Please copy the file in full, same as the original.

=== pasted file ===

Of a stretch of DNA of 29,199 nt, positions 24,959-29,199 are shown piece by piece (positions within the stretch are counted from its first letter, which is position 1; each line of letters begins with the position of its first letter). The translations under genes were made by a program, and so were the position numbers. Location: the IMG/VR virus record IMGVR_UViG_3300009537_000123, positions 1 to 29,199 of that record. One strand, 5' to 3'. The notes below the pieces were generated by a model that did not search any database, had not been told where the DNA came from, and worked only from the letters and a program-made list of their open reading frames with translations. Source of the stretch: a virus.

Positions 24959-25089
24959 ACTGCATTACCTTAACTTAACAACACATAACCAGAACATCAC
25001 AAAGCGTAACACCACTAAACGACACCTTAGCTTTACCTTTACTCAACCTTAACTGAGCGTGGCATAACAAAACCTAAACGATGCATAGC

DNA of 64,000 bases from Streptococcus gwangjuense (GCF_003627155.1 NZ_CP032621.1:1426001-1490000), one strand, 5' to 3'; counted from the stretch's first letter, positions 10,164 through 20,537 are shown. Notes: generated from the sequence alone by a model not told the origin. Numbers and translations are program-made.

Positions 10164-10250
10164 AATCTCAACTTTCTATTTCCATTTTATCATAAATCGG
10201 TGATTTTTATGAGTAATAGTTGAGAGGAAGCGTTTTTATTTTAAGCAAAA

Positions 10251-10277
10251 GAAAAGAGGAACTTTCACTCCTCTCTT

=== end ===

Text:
Of a stretch of DNA of 29,199 nt, positions 24,959-29,199 are shown piece by piece (positions within the stretch are counted from its first letter, which is position 1; each line of letters begins with the position of its first letter). The translations under genes were made by a program, and so were the position numbers. Location: the IMG/VR virus record IMGVR_UViG_3300009537_000123, positions 1 to 29,199 of that record. One strand, 5' to 3'. The notes below the pieces were generated by a model that did not search any database, had not been told where the DNA came from, and worked only from the letters and a program-made list of their open reading frames with translations. Source of the stretch: a virus.

Positions 24959-25089
24959 ACTGCATTACCTTAACTTAACAACACATAACCAGAACATCAC
25001 AAAGCGTAACACCACTAAACGACACCTTAGCTTTACCTTTACTCAACCTTAACTGAGCGTGGCATAACAAAACCTAAACGATGCATAGC

DNA of 64,000 bases from Streptococcus gwangjuense (GCF_003627155.1 NZ_CP032621.1:1426001-1490000), one strand, 5' to 3'; counted from the stretch's first letter, positions 10,164 through 20,537 are shown. Notes: generated from the sequence alone by a model not told the origin. Numbers and translations are program-made.

Positions 10164-10250
10164 AATCTCAACTTTCTATTTCCATTTTATCATAAATCGG
10201 TGATTTTTATGAGTAATAGTTGAGAGGAAGCGTTTTTATTTTAAGCAAAA

Positions 10251-10277
10251 GAAAAGAGGAACTTTCACTCCTCTCTT